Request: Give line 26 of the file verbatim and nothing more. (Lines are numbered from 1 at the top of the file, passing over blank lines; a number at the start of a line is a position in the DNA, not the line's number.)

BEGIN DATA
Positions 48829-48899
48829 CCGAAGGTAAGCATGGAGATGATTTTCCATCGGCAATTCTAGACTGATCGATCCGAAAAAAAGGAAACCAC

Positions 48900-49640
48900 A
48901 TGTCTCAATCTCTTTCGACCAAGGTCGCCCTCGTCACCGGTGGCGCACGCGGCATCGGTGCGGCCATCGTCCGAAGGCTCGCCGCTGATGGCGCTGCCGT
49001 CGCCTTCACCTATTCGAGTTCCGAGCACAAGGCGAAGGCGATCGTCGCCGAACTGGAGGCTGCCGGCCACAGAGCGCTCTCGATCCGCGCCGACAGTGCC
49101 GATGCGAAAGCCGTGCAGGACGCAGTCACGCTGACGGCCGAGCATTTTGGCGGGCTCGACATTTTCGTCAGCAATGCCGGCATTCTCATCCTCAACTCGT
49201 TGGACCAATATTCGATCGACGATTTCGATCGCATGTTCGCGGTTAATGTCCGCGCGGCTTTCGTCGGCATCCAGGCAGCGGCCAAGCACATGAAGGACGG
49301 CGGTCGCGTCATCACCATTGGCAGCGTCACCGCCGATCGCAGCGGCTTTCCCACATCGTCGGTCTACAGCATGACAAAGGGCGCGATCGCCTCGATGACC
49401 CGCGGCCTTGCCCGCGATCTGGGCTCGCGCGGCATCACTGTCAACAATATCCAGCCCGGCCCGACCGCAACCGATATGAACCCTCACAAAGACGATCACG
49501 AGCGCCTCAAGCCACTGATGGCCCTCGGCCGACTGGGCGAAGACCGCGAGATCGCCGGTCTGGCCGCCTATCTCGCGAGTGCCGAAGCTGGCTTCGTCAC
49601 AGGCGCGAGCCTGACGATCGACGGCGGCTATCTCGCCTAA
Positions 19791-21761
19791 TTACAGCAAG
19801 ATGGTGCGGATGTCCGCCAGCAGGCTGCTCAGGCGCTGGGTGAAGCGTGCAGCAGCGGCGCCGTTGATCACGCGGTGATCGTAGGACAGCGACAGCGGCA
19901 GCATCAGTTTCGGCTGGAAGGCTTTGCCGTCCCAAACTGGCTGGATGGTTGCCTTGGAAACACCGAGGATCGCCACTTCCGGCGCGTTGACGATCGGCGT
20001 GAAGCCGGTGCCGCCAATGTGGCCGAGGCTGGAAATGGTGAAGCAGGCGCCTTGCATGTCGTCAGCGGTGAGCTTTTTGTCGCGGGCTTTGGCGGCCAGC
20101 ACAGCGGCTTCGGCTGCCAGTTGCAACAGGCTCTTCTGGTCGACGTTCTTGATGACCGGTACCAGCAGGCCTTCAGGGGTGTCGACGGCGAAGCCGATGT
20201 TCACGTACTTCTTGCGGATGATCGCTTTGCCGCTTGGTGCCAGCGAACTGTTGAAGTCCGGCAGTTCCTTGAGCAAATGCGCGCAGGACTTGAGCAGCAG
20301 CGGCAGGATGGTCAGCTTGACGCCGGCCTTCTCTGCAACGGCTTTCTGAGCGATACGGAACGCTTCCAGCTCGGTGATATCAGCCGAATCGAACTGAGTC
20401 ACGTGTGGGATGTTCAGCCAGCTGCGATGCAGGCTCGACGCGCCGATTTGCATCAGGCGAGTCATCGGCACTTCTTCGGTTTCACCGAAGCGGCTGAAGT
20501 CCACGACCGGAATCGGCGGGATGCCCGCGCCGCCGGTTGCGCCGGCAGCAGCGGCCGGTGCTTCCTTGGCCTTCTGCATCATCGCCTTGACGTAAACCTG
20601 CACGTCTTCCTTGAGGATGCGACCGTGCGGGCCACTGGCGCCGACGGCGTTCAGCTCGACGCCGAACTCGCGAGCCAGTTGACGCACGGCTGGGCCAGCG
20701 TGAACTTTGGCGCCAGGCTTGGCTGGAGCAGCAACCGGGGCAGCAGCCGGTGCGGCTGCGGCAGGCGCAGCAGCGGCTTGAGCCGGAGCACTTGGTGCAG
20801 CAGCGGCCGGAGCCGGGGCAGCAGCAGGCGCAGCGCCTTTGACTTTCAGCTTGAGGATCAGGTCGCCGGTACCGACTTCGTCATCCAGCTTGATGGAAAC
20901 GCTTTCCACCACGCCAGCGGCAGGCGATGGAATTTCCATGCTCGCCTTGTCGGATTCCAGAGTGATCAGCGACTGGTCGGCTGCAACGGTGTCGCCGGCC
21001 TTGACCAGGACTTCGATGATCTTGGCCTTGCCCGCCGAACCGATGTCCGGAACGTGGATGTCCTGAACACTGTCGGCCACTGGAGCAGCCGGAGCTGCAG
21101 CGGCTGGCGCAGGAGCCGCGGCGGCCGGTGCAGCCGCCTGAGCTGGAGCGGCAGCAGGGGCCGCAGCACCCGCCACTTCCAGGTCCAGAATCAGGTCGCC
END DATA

20901 GCTTTCCACCACGCCAGCGGCAGGCGATGGAATTTCCATGCTCGCCTTGTCGGATTCCAGAGTGATCAGCGACTGGTCGGCTGCAACGGTGTCGCCGGCC